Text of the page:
Netflix’s Stranger Things is fantastic flashback fun…
Given that two Steves brought the supernatural and extra-terrerstrial to American suburbia in the 1980s, it’s truly amazing that Steven Spielberg never adapted Stephen King for the screen. But had that happened there’s every chance the result would have looked and felt a lot like eight-part spookfest Stranger Things.
Set in 1983 in Indiana, it centres on the disappearance of 12-year-old Will Byers, snatched in the opening moments by a forest-dwelling beastie. Will’s besties — Mike, Dustin and Lucas — are determined to find him, as is his frazzled mum Joyce (played by Winona Ryder), Will’s older brother Jonathan and local police chief Jim Hopper. Thrown into the mix is Eleven, a young girl who has escaped from a sinister CIA experimental laboratory and is pursued by ruthless goons with eyes, ears and guns everywhere.
Beautifully made by The Duffer Brothers, Stranger Things is rich in gorgeous period detail, strong on suspense if not scares, and packed with likeable-bordering-on-lovable young characters. The show would succeed on its own merits but it’s a special delight for sci-fi and horror fans steeped in 1980s classics. From the font and design of the title sequence (found on classic Stephen King books and in The Dead Zone movie) and the electronic score (so similar to John Carpenter flicks like Halloween and Escape From New York) through to the puckish sense of adventure (night bike rides are straight out of E.T.; there’s also a lot of It, Stand By Me and The Goonies going on) and mild alternate reality horror (did someone say Poltergeist?), it’s a magical mystery tour through genre memory.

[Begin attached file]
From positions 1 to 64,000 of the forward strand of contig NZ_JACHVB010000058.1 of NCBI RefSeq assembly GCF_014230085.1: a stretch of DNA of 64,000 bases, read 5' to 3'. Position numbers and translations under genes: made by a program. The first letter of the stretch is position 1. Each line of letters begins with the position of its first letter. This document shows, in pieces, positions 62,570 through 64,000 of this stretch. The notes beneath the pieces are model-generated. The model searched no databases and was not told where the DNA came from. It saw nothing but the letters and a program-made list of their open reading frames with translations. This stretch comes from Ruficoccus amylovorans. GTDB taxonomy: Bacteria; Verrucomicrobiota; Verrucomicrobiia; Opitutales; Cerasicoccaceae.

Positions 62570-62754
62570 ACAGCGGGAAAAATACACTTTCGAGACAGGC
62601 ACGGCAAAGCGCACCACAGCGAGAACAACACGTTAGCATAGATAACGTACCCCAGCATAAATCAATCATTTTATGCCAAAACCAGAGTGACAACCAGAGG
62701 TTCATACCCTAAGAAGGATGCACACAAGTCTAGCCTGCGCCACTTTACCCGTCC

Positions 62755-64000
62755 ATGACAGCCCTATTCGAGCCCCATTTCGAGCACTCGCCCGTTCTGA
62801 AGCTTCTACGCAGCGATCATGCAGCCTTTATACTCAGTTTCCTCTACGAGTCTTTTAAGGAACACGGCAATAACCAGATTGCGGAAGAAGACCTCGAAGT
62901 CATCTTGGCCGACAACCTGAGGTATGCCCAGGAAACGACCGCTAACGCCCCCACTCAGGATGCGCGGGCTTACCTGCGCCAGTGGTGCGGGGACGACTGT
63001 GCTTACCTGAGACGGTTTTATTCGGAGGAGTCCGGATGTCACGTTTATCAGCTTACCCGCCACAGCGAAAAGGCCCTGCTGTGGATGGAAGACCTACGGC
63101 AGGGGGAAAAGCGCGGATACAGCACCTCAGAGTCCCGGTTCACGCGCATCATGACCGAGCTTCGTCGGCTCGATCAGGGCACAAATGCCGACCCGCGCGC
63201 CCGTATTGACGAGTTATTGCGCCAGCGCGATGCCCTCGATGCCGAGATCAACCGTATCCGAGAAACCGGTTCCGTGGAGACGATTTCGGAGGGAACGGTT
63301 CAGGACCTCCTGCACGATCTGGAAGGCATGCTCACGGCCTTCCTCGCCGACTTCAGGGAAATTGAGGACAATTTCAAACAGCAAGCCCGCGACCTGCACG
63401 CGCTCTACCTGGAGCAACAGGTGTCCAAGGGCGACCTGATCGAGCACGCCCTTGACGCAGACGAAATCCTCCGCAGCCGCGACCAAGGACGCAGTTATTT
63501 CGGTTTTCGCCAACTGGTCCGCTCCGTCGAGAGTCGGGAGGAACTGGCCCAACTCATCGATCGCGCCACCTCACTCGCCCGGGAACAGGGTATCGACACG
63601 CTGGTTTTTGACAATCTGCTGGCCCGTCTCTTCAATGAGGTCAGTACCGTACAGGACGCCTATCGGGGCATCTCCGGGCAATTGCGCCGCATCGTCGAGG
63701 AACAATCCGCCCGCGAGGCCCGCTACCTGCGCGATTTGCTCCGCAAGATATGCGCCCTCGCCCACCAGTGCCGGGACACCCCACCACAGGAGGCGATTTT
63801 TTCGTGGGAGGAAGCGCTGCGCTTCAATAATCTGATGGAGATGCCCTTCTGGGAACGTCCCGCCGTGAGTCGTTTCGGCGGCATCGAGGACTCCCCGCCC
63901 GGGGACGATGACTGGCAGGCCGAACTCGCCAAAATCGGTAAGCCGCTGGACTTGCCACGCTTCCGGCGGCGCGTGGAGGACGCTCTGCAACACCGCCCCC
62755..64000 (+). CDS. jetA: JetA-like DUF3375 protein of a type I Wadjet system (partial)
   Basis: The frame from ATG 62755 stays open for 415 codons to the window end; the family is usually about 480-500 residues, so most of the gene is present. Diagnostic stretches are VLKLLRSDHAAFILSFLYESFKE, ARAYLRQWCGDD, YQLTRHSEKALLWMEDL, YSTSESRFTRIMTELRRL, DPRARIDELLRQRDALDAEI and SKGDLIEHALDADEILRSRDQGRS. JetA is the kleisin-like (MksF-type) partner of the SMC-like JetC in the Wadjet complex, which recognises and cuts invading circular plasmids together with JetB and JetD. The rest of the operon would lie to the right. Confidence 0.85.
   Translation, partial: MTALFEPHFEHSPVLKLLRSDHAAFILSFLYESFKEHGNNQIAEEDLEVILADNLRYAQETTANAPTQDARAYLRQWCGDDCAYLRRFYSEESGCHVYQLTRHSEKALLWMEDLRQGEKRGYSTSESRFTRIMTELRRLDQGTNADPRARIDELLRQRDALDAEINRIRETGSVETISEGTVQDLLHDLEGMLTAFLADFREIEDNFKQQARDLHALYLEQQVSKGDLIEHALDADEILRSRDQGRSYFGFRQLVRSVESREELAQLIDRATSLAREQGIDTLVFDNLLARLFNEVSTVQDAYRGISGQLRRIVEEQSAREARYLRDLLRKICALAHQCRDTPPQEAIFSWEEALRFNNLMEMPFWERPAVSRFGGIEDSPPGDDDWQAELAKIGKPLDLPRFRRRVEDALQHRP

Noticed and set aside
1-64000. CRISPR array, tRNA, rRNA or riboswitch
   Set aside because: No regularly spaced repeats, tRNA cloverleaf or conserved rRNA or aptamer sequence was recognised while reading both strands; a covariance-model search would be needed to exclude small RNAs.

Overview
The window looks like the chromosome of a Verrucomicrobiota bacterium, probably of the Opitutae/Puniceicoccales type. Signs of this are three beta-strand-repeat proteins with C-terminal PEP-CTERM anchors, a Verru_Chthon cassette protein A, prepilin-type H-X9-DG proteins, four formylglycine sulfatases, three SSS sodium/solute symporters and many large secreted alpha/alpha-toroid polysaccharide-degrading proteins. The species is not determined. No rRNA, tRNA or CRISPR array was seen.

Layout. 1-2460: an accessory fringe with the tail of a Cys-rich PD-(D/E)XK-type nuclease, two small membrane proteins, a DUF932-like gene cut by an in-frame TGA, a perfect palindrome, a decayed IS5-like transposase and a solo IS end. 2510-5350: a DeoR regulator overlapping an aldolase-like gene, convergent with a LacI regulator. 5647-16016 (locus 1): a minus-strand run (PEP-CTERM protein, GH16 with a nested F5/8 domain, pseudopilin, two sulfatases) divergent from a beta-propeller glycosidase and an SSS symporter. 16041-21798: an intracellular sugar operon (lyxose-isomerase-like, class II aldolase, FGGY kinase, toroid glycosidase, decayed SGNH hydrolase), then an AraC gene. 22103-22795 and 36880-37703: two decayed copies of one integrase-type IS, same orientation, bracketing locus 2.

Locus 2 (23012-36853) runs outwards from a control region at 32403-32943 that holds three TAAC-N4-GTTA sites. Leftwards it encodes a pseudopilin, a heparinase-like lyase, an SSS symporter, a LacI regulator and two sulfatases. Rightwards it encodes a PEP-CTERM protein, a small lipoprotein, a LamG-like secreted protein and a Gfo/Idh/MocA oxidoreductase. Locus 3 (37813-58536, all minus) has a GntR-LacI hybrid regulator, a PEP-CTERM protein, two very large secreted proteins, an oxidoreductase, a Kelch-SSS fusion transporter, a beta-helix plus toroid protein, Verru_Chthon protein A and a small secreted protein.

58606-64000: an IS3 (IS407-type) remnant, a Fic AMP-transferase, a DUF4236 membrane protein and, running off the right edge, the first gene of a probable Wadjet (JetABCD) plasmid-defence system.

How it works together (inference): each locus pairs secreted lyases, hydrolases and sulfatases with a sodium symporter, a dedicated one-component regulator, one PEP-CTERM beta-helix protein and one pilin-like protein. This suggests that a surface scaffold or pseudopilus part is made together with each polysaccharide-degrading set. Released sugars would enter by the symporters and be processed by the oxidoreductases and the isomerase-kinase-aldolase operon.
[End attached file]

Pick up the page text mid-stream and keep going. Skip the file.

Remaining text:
Stranger Things is great fun but it ain’t perfect. Sometimes the parallels to uncredited source material are a bit too on the nose, particularly when latter episodes stray into Firestarter remake territory, giving a minor character’s quip “You read much Stephen King?” an edge that’s as awkward as it is knowing. Genuine 1980s relic Winona Ryder also proves a weak link because the Duffers allow her to turn her character up to screechy and twitchy full volume from her first scene.
Despite flaws and occasional over-familiarity, Stranger Things is a nostalgic hoot, perfect for a weekend binge watch, and it sets a solid foundation for future seasons to remix 1980s genre material more boldly in the vein of Donnie Darko and Let The Right One In.